Monday, 4 April 2016

Lessons from the Holocaust: Visiting Birkenau

DISCLAIMER: I have written two blog posts previously regarding the experience of visiting a Jewish Cemetery and Auschwitz. Please read these before reading this post. 

After visiting the Auschwitz concentration camp, we drove and arrived at the biggest concentration camp that the Nazi's built - Birkenau.
The vast landscape of this torturous land was incredible. I could see miles of barren land and wooden shacks. I could also see the symbolic train tracks that lead into the camp - the victims had a one-way ticket to death and torture.


The bitterly cold wind rushed towards us and snow began to fall allowing us to imagine the brutality of Birkenau during the winter months. Workers would work, eat and sleep in freezing weather conditions and this led to a large number of deaths. As we walked parallel to the train tracks, we stopped at a train carriage that was used during the Holocaust to transport victims from across Europe - from countries as far away as France and Italy- to their deaths. Victims were forced to pay for full price one-way tickets and were stuffed into trains; they could experience journeys that lasted 9 days, with no place to excrete or sleep. They were truly treated like animals.





As we continued to walk throughout the camp, I noticed a large pile of rubble in the distance and eventually discovered that this was the remains of a gas chamber. Many Nazis demolished gas chambers when they knew they were losing the war in order to prevent people from discovering the horrors of the concentration camps - this is why there are very few gas chambers remaining today. As I mentioned in my previous post, it is difficult to imagine that the SS Soldiers were human but it is extremely important that we do. It is difficult to fathom just how evil the perpetrators were but by viewing them as human, their actions can be judged more accurately and the Holocaust will become more 'real.'


Near the rubble lay a plaque memorial of the Holocaust. It expressed a message that is the sole aim of the Holocaust Educational Trust: to remember the Holocaust in order to prevent anything like this from occurring again. Having said this, it is startling to realise that the world as it is today seems to have forgotten this atrocity and the lessons of peace that it offers.


www.globalresearch.ca
Whilst the Holocaust occurred over 70 years ago, racism still continues to be a dominant and poisonous force in society, perhaps as real as a problem now then it was before. From the rise of Donald Trump to the Charleston shooting, America continues to deal with the repercussions of the prejudicial mindset of many. These issues are equally as prominent within British society, apparent within the continuous thread of videos which plaster our Facebook feeds displaying widespread ignorant and racist beliefs.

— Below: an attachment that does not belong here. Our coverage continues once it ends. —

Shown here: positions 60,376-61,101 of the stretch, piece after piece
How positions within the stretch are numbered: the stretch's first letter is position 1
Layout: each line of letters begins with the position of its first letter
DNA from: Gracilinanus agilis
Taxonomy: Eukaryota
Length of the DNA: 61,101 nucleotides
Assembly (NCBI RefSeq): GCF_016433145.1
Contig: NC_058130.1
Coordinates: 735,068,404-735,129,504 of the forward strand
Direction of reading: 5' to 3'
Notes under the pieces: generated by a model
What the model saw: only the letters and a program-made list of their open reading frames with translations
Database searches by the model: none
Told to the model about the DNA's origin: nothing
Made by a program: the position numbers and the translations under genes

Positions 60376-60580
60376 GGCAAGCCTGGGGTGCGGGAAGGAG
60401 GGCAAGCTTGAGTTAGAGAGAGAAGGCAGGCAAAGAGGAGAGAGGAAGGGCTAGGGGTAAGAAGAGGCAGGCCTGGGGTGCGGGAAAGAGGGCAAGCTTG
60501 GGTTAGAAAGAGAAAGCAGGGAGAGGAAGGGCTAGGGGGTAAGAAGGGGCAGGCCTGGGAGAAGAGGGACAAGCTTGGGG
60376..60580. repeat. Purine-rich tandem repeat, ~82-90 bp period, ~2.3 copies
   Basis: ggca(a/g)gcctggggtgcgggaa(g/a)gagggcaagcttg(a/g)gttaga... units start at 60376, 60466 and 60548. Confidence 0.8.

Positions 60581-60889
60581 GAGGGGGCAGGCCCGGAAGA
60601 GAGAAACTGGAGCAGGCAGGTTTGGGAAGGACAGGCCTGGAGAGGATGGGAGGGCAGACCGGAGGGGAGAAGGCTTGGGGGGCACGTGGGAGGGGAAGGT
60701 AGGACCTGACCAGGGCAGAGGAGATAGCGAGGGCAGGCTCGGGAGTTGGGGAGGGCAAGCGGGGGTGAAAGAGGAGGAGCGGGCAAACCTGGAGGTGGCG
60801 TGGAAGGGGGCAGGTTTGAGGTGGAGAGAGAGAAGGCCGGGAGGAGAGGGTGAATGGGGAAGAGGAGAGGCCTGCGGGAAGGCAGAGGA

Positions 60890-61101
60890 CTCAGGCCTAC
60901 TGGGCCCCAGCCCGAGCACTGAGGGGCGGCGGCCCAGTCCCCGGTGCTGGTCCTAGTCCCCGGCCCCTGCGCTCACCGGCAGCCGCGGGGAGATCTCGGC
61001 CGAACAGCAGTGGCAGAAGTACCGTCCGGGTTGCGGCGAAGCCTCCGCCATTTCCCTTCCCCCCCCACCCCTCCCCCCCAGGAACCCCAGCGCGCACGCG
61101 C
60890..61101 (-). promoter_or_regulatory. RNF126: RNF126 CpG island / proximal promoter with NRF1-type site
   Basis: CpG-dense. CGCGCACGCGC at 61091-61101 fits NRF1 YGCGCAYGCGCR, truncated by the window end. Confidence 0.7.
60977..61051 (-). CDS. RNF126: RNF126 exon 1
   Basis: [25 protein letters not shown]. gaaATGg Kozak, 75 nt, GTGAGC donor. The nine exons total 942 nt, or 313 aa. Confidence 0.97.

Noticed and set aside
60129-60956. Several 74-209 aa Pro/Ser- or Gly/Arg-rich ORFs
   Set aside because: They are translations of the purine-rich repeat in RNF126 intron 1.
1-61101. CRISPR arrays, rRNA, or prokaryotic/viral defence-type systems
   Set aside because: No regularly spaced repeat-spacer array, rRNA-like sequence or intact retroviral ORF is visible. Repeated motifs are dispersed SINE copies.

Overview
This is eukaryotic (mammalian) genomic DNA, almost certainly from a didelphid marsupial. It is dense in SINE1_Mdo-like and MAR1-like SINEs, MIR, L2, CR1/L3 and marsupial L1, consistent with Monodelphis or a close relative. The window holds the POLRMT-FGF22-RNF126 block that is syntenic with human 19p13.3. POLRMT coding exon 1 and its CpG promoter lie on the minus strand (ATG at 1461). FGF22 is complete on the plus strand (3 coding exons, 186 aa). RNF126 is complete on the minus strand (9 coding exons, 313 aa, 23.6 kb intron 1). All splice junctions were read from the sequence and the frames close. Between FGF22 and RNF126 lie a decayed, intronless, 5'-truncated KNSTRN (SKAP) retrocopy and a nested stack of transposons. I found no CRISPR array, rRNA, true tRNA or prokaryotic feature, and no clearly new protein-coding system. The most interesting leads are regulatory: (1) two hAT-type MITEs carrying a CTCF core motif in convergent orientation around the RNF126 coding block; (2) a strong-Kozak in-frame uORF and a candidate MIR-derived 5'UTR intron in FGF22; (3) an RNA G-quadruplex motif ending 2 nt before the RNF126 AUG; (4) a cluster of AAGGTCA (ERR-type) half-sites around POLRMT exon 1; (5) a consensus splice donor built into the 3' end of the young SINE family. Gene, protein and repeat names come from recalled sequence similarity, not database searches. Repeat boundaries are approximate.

Source: blog.glamournepal.net
The Prime Minister's referral to the Migrants as 'floods' and 'swarms' as well as the callous headlines that embellish our newspapers are examples of the way people are being influenced to dehumanise the innocent individuals who are forced to leave their homes to find safety. It is important to humanise the victims of the Holocaust and this should also be reflected in our attitudes towards the Migrant Crisis. By viewing the Migrants as who they are, simply humans who desperately want a safe haven, a more positive and effective way of dealing with the Crisis can ensue.

europa.eu
Some people may question how the Holocaust is relevant to the debate over EU Membership and the upcoming referendum. After visiting the concentration camps and witnessing a glimpse of the brutality that many people underwent whilst being imprisoned in the camps, I truly believe remaining in the EU is imperative to keeping the peace in Europe and preventing anything as horrific as the Holocaust from occurring again. Europe was once tearing itself apart resulting in the destruction of countries, families and communities and by maintaining membership, Britain will be able to keep peaceful and strong relationships with countries within the EU.

As our journey drew to an end, our group began to walk to the building in Birkenau where many victims encountered the first moments of their prolonged torture. It was the building where they would encounter the callous Nazis, be stripped of their possessions and clothes and be forced to shave their hair. We entered the final room in the building and walked in to see hundreds of pictures staring back at us of the victims who had died during the Holocaust. Even writing this now fills me with sadness. I saw so many different faces, different eyes, and different lives. I read devastating stories of generations of families being killed from grandparents, mothers, fathers, children and babies.
I became transfixed with one family: The Hupperts. Below you can see Artur and Grete Huppert as well as their child Peter Huppert. They all died in Auschwitz.






To conclude the unforgettable experience of visiting Aushcwitz-Birkenau, the members of the Holocaust Educational Trust distributed candles, which we placed on the tracks in Birkenau. The tracks led people to their deaths and we lit candles to symbolise their sacrifice and to bring light and hope to a time filled with darkness and hatred.


 Please comment below with your thoughts.

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2 comments

  1. Neha,
    Thank you for posting such an informative blog post. The link between the past event of the holocaust and the ongoing migrant crisis was particularly striking as it emphasises how the dehumanisation of minority groups and the racist attitudes towards them are still pravalent in our society! I'm glad you highlighted the importance of staying in the EU as we may risk taking hundreds of steps backwards by leaving.
    Jessica x

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